Photos from the Diocesan Wedding Anniversary Mass, held Sunday, May 14 at Notre Dame Cathedral, are available at: goo.gl/AC1iF5
Today we celebrate the “birthday” of the Church. The outpouring of the Holy Spirit upon the apostles and disciples gathered in the Upper Room signalled the beginning of the work which Jesus had entrusted to them with the words “Go therefore and make disciples of all nations. Baptize them … and teach them to observe all the commands I gave you” (Matthew 28:19-20). One might say that with the fire of the Holy Spirit descending upon them, they were, at last, unafraid to proclaim the message of salvation. Throughout his ministry, Jesus had said to them “do not be afraid” and yet they had hidden in the Upper Room with the doors locked for fear of the authorities (John 20:19). Now, having been filled with the indwelling Spirit of God, they emerged from that room confidently making known the death and resurrection of Jesus, by which he became both Lord and Messiah. They did so in many languages so that people from across the Roman Empire and beyond could understand the good news of God’s salvation.
We know the story of Pentecost and the outpouring of the Holy Spirit: we, in our baptism and confirmation receive this same indwelling presence of God who is with each of us individually and equally. No one receives only a little of the Holy Spirit; everyone receives the fullness of that Spirit which, as St. Paul tells us, makes us “cry out ‘Abba, Father’” (Romans 8:15) even as the Spirit in us cries out “Abba, Father” (Galatians 4:6) praying on our behalf. For the Spirit of God does not only reside within us (John 14:17), he is active (he really wants to be), in teaching us to pray (Catechism of the Catholic Church, § 2670; Romans 8:26), helping us to listen to Christ and to remember what he has taught (John 14:26), and by guiding us into all the truth (John 16:13). Each of us shares fully in the gift of the Holy Spirit according to our willingness to cooperate with him who is given as the gift of the Father and the Son (John 17:26). If we, like the Blessed Mother, the apostles, and disciples at Pentecost, are open to receive this great gift, if we ask to receive this great gift, our heavenly Father will give us the Spirit for he never refuses the Holy Spirit to those who ask (Matthew 7:11).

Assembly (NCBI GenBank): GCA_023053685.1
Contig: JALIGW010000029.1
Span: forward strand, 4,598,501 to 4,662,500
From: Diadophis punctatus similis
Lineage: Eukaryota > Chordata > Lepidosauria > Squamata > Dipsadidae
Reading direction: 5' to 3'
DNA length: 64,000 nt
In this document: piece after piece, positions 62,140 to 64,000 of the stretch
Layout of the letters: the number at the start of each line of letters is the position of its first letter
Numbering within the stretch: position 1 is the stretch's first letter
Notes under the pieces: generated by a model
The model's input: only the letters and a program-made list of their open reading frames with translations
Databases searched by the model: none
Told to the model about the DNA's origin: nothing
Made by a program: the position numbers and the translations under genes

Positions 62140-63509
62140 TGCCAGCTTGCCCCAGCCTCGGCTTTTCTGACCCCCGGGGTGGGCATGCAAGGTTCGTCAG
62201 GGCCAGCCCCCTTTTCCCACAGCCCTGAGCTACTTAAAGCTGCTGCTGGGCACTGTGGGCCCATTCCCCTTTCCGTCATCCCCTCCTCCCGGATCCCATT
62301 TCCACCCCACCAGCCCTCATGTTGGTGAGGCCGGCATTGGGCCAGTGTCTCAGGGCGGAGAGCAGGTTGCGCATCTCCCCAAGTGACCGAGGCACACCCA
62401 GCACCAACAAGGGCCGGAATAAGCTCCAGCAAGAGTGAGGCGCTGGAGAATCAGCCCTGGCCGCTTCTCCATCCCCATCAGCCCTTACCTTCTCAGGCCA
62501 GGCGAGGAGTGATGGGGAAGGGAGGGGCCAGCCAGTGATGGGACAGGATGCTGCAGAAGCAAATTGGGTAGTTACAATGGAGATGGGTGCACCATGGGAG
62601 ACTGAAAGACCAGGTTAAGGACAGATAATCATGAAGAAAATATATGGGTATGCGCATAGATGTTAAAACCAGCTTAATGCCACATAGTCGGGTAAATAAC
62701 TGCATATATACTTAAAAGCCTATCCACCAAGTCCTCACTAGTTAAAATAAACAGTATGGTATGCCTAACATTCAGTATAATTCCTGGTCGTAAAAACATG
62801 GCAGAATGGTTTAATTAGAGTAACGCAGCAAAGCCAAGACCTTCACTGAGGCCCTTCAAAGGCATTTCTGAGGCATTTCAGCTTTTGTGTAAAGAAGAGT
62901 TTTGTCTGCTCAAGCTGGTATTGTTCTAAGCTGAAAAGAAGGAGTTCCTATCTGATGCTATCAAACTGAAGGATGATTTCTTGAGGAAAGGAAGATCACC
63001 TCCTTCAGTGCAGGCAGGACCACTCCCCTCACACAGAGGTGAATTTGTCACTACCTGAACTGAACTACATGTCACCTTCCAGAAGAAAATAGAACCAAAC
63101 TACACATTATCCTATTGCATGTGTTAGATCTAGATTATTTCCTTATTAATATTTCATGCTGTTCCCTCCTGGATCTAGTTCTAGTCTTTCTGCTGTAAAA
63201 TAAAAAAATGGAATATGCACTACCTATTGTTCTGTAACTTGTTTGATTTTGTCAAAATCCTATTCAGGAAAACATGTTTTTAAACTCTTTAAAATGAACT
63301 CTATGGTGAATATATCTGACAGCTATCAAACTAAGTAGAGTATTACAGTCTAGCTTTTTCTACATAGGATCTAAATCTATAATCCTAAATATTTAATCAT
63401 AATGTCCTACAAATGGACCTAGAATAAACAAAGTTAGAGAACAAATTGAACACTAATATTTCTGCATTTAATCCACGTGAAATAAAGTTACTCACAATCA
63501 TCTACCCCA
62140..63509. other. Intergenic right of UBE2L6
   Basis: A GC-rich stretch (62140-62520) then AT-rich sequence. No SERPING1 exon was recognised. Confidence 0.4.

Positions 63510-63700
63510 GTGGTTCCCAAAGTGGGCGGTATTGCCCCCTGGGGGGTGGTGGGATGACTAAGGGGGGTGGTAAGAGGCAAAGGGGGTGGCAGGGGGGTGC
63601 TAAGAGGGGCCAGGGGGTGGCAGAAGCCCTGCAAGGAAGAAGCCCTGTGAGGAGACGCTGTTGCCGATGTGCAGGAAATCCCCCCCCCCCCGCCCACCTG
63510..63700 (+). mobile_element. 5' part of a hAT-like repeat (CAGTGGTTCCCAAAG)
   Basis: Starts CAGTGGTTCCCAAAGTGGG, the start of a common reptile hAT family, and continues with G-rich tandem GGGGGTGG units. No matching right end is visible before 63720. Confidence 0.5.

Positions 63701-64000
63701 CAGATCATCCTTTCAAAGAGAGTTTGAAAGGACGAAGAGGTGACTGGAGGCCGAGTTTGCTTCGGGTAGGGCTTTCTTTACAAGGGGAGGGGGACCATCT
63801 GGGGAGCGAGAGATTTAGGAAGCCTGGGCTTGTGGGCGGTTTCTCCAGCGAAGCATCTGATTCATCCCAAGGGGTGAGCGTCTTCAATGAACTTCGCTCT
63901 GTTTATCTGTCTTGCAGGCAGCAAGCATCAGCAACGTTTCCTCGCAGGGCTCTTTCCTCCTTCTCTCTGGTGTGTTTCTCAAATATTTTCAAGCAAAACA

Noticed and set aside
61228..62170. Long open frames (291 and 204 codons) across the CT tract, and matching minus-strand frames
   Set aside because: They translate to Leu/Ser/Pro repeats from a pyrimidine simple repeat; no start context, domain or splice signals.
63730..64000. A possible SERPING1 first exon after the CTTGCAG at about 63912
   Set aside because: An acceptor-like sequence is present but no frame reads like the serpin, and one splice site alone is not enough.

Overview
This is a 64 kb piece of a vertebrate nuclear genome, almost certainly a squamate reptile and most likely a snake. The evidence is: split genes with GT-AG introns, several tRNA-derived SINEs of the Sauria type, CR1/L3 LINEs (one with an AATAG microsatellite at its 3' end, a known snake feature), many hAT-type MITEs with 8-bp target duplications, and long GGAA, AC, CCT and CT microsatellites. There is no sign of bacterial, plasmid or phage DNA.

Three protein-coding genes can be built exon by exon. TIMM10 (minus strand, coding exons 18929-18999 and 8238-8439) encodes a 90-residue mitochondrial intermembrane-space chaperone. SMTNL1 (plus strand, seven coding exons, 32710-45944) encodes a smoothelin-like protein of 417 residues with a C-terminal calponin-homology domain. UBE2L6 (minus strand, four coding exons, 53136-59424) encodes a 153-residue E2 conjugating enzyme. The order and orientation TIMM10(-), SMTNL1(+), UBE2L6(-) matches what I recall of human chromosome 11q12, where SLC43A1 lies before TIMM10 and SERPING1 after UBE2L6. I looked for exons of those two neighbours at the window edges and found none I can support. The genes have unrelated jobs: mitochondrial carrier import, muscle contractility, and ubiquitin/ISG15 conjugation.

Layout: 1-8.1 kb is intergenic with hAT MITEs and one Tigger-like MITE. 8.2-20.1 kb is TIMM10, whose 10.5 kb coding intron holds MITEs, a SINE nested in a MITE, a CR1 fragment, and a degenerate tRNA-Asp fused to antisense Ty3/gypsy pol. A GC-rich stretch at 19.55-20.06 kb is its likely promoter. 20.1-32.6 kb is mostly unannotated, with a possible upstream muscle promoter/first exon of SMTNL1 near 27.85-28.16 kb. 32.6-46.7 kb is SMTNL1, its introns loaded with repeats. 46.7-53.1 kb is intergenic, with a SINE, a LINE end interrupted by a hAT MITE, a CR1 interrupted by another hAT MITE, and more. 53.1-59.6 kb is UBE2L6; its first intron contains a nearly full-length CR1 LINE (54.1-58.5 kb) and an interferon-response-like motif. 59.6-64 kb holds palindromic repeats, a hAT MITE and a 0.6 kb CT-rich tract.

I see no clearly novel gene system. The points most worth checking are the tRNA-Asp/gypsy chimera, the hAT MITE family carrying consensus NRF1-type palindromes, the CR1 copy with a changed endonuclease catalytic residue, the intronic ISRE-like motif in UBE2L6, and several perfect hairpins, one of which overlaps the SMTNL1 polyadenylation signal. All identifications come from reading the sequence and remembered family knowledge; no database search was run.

On this day, we recall the Church’s beginning in the Upper Room. Gathered with Mary, the Mother of Jesus, the apostles and the disciples received the Holy Spirit who gave them the courage they needed to bear witness to Christ and his gospel. Jesus had prepared them for that moment and when the Spirit descended upon them their hearts were open to receive him. Pope Francis urges us to open our hearts to the Holy Spirit, to invite him into our lives so that we might, at his inspiration, carry out our God-given work of proclaiming, as did St. Peter in Jerusalem, Jesus is both Lord and Messiah, crucified for our redemption and raised up in glory for our sanctification. The apostles’ message has gone out from Jerusalem and Judea; the nations of the earth know of Christ and his gospel. We continue the great proclamation which began on Pentecost Day in what we say and do in the name of Jesus and by the inspiration of the Holy Spirit. The Church is born and we are born again by the outpouring of the Holy Spirit through whom we celebrate the mystery of our faith and confidently proclaim: Jesus Christ crucified and risen, the Son of God, and our Saviour and Redeemer.
Rev. Paul Shepherd, Pastor